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  • Oct 28-Nov 20, 2021
Tierney Thys
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Dr. Tierney Thys is a biologist, filmmaker and Research Associate at California Academy of Sciences. Tierney was named a National Geographic Emerging Explorer in 2004, and has since received numerous grants from the National Geographic Society for a diversity of projects including satellite-tracking marine megafauna, mapping connections between nature and human wellbeing through brain imaging, and quantifying nature’s effect on incarcerated populations. Tierney has traveled to more than 60 countries and joined numerous National Geographic Expeditions—from Baja to Bali and Antarctica to the Galápagos. As past Director of Research for Sea Studios Foundation, she helped produce award-winning PBS documentaries Strange Days on Planet Earth and Shape of Life, and is now an independent filmmaker and TED All-star speaker. She frequently contributes to TED-Ed, and her film about The Secret Life of Plankton earned recognition as a Wildscreen Panda Winner. Thys also serves on the science advisory board for the innovation think tank, Think Beyond Plastic, and is passionate about sharing the wonders of the world and promoting global stewardship.

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  • Dec 28, 2021 - Jan 20, 2022
Jack Daulton
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Jack Daulton is a popular lecturer on the cultural history of non-Western civilizations and has been an expert on trips to more than 50 countries. His research has focused on the art and architecture of Asia and Africa as well as the study of Buddhism, Hinduism, and Islam. Jack is also an attorney with a focus on international law relating to the preservation and conservation of the world’s cultural heritage. In a widely reported 1995 federal case, he recovered a thousand-year-old sculpture that had been stolen from a temple in Southeast Asia.

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  • Mar 25-Apr 17, 2021
  • Oct 1-24, 2021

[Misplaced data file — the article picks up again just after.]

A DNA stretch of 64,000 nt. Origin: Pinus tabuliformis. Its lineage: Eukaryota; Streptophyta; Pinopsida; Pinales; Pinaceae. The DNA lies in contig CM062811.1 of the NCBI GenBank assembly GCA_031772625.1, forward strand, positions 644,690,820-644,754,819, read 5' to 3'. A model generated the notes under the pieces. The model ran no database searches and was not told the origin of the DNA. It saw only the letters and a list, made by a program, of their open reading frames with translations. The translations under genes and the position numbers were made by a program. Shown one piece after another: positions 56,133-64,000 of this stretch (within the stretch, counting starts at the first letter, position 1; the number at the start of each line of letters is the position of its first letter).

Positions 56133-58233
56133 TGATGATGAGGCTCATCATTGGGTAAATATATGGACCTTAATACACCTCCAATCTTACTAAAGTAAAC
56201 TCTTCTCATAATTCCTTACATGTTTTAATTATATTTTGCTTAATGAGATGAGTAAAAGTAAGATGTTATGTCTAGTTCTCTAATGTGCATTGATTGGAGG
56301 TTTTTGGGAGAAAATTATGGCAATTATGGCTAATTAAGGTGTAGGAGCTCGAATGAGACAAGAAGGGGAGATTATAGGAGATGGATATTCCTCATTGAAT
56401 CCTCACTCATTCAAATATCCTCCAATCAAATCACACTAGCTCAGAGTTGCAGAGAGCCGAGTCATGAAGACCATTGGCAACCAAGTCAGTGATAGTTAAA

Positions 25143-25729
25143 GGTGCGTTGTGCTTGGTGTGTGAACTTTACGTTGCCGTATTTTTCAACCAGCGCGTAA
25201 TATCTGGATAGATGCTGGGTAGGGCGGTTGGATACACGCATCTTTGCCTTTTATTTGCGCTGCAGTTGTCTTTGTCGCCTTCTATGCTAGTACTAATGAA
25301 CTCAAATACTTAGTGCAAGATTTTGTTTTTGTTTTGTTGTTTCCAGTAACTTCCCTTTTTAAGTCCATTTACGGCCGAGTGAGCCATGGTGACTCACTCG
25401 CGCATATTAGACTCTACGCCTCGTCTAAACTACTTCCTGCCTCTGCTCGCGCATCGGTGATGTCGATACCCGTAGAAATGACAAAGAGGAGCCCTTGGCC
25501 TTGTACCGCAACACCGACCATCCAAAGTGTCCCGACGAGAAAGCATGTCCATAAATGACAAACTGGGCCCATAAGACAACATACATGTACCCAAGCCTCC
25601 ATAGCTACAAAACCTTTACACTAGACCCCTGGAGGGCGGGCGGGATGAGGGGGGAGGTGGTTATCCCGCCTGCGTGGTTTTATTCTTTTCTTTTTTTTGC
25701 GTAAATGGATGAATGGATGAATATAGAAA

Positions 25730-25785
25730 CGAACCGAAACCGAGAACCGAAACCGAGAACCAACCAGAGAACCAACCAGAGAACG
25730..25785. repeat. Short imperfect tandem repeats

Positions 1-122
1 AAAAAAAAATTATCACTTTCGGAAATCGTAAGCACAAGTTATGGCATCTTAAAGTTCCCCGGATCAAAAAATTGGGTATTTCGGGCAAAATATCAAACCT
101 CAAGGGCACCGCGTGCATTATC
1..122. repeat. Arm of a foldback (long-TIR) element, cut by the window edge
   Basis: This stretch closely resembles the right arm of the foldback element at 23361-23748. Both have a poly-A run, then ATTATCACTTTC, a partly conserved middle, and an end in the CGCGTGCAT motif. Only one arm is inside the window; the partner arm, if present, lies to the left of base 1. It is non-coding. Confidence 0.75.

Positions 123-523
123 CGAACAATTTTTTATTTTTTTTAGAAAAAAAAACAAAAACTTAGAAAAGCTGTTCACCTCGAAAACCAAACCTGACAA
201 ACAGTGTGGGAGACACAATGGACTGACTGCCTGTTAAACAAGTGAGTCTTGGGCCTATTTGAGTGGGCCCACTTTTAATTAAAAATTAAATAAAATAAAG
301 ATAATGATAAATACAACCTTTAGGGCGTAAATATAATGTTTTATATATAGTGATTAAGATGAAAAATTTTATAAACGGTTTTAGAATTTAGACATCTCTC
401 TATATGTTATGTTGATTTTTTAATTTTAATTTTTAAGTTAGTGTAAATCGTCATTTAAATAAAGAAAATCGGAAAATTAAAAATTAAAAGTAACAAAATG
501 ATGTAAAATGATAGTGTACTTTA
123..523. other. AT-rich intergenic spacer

Wade Davis
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Wade Davis is an ethnographer, writer, photographer and filmmaker whose work has taken him from the Amazon to Tibet, Africa to Australia, Polynesia to the Arctic. An Explorer-in-Residence at the National Geographic Society from 2000 to 2013, he is currently professor of anthropology and the BC Leadership Chair in Cultures and Ecosystems at Risk at the University of British Columbia. Author of more than 20 books, including One River, The Wayfinders, Into the Silence, and Magdalena, he holds degrees in anthropology and biology and received his Ph.D. in ethnobotany, all from Harvard University. Primarily through the Harvard Botanical Museum, he spent over three years in the Amazon and Andes as a plant explorer, living among fifteen indigenous groups in eight Latin American nations while making some 6,000 botanical collections. A professional speaker for 30 years, Wade has spoken from the TED main stage on five occasions, delivered the CBC Massey Lectures, and lectured at 200 universities and some 250 corporations and professional associations. Davis is an Honorary Member of the Explorers Club, Honorary Vice-President of the Royal Canadian Geographical Society, a recipient of 11 honorary degrees, and a Member of the Order of Canada, among other distinctions. In 2018, he was made an Honorary Citizen of Colombia. Named by the National Geographic Society as one of the Explorers for the Millennium, he has been described as “a rare combination of scientist, scholar, poet and passionate defender of all of life’s diversity.”